Friday, April 17, 2009

SUNY Albany student moves to extend stay in 2nd Circuit Appeal in Arista v. Does 1-16

In Arist Records v. Does 1-16, a case against students at the State University of New York in Albany, John Doe #3 has moved to extend the stay previously granted by the US Court of Appeals for the 2nd Circuit.

Defendant's motion to extend stay

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Anonymous said...

With First Amendment issues of anonymity, wouldn’t it be a good idea to demand to see the data gathered by MediaSentry prior to it being gleaned by the RIAA, and the investigative methods in question before any information about any of the Does is released by the University? Shouldn’t the courts demand a higher standard than simply a declaration from a third party (RIAA) about an investigation conducted by another third party (MeidaSentry) that is no longer in the services of the plaintiffs? An investigation conducted by a company that has had its credibility brought into question on several occasions, and who claims to use proprietary software during it’s secrete investigation? With the RIAA ‘s tendency to stretch the truth, it may not be a bad idea to demand that all the evidence that was gathered be produced, prior to the release of the student’s names, rather than producing a simple exhibit “A”. It has been my belief that the investigations go far beyond the shared folders, and may also seep into the depths of the computer hard drives in question. Oh, BTW, the Plaintiffs in LaFace v Does 1-5 claimed that they gathered information from "Cyberspace", while in Sony v. Tenenbaum, , MediaSentry's Declaration of Elizabeth Hardwich claim to access the computer hard drive. Does the First Amendment provide any protection when the Plaintiffs Boilerplate is essentially the same, but their stories contradict each other?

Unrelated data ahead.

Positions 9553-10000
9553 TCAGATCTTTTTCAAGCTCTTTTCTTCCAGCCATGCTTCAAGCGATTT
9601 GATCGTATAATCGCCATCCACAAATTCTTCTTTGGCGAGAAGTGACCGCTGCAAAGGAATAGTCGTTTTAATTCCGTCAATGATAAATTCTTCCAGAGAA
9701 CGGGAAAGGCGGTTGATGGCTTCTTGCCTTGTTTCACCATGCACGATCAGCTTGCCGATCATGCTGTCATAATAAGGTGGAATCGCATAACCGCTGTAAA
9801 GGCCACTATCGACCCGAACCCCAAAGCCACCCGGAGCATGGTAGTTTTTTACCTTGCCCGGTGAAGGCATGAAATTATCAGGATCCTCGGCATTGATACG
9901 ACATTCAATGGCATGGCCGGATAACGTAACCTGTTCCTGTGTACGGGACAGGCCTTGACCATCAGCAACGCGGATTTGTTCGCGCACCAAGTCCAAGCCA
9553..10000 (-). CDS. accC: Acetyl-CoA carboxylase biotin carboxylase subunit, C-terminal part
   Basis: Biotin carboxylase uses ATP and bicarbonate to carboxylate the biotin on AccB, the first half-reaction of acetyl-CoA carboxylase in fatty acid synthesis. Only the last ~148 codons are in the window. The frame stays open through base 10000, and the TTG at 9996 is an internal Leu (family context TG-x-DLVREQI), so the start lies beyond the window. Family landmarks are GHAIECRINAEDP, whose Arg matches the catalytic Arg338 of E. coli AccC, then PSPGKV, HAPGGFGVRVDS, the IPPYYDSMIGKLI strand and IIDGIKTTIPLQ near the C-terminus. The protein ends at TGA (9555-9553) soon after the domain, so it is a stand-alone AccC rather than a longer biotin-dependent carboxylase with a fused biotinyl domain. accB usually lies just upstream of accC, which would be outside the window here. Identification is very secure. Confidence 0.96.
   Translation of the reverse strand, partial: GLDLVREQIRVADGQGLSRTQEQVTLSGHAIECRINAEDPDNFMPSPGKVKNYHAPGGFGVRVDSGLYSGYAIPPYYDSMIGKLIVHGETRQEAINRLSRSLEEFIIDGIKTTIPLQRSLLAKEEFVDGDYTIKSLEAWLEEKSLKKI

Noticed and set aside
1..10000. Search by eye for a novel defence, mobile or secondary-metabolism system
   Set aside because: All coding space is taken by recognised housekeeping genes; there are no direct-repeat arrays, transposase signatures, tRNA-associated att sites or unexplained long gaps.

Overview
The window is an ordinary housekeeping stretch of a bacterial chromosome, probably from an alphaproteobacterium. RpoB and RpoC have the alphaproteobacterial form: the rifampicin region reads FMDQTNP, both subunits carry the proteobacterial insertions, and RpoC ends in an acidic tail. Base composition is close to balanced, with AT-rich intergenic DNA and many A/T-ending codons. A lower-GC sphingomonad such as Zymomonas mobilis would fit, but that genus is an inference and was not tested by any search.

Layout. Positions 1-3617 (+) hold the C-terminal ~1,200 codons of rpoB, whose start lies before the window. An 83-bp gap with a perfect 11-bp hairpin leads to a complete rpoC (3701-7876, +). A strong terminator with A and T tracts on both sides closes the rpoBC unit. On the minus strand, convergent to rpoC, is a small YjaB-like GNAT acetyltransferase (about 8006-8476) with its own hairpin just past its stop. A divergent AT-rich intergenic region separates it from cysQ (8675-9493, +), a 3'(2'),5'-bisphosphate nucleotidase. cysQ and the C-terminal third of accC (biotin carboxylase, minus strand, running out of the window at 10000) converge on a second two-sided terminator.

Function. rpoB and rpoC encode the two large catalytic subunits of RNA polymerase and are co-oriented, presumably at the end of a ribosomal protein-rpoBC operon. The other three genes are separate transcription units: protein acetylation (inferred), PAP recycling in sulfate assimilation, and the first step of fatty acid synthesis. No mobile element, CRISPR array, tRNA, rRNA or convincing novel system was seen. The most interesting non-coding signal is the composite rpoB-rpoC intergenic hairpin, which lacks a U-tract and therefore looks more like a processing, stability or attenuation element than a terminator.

Anonymous said...

Anonymous #1:

Many people believe the courts should make the RIAA step up to the legal plate properly, and some courts have done very encouraging things, such as the judge in Jammie Thomas's case who threw out the case when he found out his jury instructions were faulty.

As for the First Amendment, I can't see how it's a big help here. There are, generally speaking, rules and consequences for saying contrary things in two different courts, but those rules aren't First Amendment rules.